As for Convergence #0, there’s some obviously important information here. I just wish they’d thought of a way to get it to us in a more creative way than just Brainiac telling Superman everything. Not to mention a way that didn’t harken back to Superman: Doomed. For readers that opted out of Doomed (*raises hand*), we start this issue in a confusing place. Readers starting here also don’t know why Superman is mysteriously growing a 5 o’clock shadow as the issue progresses. If we’re trying to bring back readers that were turned off by the New 52, or simply haven’t read a DC comic book in awhile, we’re giving them an awkward start.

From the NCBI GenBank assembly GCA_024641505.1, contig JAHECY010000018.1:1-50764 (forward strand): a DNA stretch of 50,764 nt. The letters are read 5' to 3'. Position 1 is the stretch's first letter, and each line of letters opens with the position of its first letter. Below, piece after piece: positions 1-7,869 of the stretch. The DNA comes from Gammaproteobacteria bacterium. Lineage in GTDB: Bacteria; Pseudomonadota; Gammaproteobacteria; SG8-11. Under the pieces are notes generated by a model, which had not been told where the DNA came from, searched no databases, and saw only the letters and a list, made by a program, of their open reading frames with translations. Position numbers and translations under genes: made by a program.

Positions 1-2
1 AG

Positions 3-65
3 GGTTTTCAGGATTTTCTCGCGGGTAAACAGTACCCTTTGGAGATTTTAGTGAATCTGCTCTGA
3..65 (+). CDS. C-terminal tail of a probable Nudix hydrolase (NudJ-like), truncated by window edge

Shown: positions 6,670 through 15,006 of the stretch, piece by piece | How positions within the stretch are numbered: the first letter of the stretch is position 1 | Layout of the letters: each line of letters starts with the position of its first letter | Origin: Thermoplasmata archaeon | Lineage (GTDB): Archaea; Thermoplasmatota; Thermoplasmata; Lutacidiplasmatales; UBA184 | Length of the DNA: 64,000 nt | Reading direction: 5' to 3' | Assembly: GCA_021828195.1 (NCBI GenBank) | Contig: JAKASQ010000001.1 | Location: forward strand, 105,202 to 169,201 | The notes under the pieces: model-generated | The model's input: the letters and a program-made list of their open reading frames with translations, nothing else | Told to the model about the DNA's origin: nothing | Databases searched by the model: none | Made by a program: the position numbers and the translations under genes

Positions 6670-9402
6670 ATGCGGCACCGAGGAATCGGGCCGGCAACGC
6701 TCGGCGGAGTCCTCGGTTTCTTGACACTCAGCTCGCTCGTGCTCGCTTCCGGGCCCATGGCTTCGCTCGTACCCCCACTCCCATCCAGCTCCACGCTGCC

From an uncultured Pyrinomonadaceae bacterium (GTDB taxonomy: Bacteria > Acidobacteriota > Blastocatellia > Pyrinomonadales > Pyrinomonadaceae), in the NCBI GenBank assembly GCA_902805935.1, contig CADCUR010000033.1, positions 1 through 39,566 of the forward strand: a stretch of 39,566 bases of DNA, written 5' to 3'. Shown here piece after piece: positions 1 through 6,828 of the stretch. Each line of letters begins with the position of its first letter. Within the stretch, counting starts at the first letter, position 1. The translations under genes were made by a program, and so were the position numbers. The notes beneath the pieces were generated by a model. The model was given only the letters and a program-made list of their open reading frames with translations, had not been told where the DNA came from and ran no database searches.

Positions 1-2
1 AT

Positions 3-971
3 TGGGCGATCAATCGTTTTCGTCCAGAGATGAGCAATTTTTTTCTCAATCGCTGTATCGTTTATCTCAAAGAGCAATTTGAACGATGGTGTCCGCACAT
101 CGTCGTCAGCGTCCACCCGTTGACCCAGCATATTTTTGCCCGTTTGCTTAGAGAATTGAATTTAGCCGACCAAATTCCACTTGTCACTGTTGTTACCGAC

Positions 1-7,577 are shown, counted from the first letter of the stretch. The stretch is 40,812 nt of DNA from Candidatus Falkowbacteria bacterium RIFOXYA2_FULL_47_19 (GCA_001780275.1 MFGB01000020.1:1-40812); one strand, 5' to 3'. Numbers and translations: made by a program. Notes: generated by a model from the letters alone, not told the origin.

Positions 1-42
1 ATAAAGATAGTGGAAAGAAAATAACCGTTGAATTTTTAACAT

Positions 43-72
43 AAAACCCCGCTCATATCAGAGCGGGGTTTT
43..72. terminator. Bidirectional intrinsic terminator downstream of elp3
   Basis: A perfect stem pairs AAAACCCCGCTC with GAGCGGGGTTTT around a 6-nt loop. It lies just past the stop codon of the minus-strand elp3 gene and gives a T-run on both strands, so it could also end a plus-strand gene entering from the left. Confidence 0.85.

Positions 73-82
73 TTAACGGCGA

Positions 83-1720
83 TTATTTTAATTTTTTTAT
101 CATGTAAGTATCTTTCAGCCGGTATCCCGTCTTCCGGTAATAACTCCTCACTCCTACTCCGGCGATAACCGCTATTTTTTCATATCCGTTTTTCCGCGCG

Convergence #0, cities, BrainiacAll this being said, Ethan Van Sciver is still an all star. Having him on this issue certainly gives it an epic feel, akin to his work on Green Lantern: Rebirth and The Flash: Rebirth. I can’t complain at all about his renderings of Superman and Brainiac, past and present. And there’s a great two-page spread of Brainiac (one of them, anyway) bending this weird reality to his will, and showing Superman some of the city’s he’s collected. It’s certainly enough to make you wish Van Sciver was sticking around. Sadly, he’s not.

The main Convergence series is still very much worth checking out if you’re interested in where the DCU is heading in 2015. And obviously we’re in for some cool time-bending stories. But from a writing standpoint, this didn’t wet my appetite as much as it wanted to.

Image 1 from infinitecomix.com. Image 2 from comicsbeat.com.